Free Speech Q&A: Bernie Sanders
1. What do you see as the top three threats to free expression, including press freedom, in the United States today?
First, we have an authoritarian in the White House in Donald Trump. He is a pathological liar who has spent his presidency trying to demonize journalists when they dare to debunk his lies. Worse, he has called the media the “enemy of the people” in a deliberate attempt to destroy the very idea of a free press. Trump’s authoritarian bullying of the media is totally unacceptable and it must be denounced and rejected. [Read about PEN America’s lawsuit against the president for his unconstitutional retaliation of the press].
Second, decades of consolidation and deregulation have resulted in just a small handful of companies control almost everything we watch, read, and download. Given that reality, we should not want even more of the free press to be put under the control of a handful of corporations and “benevolent” billionaires who can use their media empires to punish their critics and shield themselves from scrutiny.
Third, the unchecked power of money in politics has advanced the causes of the wealthy at the expense of the working class and our democracy. When the top one percent and large corporations are able to push their agenda with unlimited resources, from advertising to lobbying to political contributions, the voices and concerns of the working people are drowned out. Bernie will end the influence of money in our politics and return to a government of, by and for the people.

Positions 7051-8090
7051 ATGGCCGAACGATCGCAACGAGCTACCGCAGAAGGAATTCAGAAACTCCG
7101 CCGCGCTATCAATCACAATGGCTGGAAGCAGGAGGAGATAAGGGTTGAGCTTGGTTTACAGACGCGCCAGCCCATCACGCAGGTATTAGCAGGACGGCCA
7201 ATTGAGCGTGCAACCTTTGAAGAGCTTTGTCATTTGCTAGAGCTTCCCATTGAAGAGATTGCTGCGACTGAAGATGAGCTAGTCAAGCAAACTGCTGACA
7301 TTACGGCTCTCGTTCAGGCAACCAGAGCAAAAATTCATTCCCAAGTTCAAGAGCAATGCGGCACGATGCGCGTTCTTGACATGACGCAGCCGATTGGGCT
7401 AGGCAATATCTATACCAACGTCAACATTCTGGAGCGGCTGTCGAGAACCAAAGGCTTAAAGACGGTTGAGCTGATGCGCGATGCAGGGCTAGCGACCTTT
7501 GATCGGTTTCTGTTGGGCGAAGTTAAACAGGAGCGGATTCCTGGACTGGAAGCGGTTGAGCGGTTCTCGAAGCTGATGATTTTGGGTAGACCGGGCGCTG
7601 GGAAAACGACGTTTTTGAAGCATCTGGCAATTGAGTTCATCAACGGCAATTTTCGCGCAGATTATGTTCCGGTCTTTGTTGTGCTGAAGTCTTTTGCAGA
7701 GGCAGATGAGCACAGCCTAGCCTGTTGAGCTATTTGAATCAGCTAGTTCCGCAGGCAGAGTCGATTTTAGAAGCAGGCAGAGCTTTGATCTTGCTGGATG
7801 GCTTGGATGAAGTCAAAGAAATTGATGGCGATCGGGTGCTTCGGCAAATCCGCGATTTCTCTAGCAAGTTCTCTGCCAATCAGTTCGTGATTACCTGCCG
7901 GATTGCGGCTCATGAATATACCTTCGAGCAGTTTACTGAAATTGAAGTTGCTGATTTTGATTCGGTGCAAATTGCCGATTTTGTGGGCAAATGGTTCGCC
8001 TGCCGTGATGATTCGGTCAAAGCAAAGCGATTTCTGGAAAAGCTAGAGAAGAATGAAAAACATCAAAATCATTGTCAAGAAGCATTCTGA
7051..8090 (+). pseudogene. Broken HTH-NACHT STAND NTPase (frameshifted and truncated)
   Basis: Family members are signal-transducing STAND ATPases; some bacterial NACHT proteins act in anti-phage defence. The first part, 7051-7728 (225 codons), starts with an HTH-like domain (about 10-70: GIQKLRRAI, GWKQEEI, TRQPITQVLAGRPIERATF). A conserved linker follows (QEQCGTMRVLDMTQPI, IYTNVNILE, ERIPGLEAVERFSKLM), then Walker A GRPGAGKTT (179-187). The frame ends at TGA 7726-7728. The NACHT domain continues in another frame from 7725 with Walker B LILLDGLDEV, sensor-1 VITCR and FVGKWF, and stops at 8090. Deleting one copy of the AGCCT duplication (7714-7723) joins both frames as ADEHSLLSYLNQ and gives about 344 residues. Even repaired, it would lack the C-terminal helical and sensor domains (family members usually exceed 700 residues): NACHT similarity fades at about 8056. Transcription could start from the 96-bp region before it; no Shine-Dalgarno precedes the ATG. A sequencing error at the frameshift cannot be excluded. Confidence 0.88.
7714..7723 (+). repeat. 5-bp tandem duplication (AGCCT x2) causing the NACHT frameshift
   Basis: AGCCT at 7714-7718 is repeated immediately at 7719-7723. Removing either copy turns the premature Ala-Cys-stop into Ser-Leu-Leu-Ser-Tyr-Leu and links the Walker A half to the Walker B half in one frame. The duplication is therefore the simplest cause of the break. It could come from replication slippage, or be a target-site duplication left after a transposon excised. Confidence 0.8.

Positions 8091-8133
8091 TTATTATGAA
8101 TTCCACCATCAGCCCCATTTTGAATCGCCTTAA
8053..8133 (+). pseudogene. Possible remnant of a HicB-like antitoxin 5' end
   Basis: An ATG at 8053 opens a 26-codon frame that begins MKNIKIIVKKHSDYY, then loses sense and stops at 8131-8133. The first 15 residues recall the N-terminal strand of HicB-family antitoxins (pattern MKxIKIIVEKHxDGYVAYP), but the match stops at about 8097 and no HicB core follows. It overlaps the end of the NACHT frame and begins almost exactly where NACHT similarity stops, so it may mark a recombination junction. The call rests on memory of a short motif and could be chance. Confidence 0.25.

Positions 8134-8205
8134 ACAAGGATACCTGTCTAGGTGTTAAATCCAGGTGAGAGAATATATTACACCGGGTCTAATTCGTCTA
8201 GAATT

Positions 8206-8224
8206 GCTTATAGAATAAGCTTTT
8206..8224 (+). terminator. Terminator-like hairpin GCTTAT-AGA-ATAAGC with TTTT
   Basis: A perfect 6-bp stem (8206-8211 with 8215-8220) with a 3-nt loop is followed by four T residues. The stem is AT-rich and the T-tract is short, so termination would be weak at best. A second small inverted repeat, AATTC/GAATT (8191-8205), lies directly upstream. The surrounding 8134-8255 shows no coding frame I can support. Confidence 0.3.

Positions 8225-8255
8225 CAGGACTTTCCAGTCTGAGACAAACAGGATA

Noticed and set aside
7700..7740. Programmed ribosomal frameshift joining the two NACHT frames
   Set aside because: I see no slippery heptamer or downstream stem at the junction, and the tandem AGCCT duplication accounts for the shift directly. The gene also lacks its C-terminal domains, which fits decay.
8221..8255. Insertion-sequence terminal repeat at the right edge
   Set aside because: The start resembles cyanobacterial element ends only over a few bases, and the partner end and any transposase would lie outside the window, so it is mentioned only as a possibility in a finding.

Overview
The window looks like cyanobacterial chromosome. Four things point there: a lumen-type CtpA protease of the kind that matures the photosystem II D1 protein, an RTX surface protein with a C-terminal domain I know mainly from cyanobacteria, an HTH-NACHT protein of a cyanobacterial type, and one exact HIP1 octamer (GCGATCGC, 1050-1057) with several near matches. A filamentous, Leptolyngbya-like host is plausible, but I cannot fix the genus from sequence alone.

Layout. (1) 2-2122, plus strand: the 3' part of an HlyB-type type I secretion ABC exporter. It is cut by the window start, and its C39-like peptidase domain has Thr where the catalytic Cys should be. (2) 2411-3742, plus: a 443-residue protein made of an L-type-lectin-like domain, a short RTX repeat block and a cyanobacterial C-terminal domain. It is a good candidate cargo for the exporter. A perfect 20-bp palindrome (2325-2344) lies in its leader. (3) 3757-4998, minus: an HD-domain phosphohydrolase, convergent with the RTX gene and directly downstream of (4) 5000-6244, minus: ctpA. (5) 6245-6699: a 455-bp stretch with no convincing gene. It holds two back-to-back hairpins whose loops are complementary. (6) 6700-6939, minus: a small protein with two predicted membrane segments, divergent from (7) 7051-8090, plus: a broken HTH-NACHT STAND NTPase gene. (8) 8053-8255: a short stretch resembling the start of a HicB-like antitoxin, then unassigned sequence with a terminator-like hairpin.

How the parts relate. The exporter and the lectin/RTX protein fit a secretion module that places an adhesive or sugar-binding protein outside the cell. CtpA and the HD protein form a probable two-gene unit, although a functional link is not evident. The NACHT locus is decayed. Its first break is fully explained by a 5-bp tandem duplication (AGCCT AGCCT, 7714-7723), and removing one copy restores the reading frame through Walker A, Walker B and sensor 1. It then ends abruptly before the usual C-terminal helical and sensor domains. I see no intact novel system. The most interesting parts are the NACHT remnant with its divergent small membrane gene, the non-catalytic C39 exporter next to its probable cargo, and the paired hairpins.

2. Americans from all political stripes have registered deep concern about the impact of fraudulent news and disinformation on our electoral process and our civil life. What steps will you take to ensure you and your supporters will not use or spread fraudulent news in your campaign?
Our campaign has a vigorous process for sourcing and fact checking the information we release — and that provides the basis for much of what our supporters promote and cite. We always encourage our supporters to rely on well-sourced, verifiable information. [Learn about PEN America’s original research examining how disinformation affects our society].
3. Local journalism across America is in crisis – some 20 percent of all metro and community newspapers in the US have gone out of business or merged since 2004 and those that remain have made deep cuts to reporting. What steps would you take to shore up local journalism and its key role in democratic accountability at the state and local level?
Bernie Sanders is the only presidential candidate to release a comprehensive media reform plan.
As President, Bernie will put in place policies that will reform the media industry and better protect independent journalism at both the local and national levels. [Read PEN America’s recent report on the local news crisis and our recommendations for fostering strong local news around the country].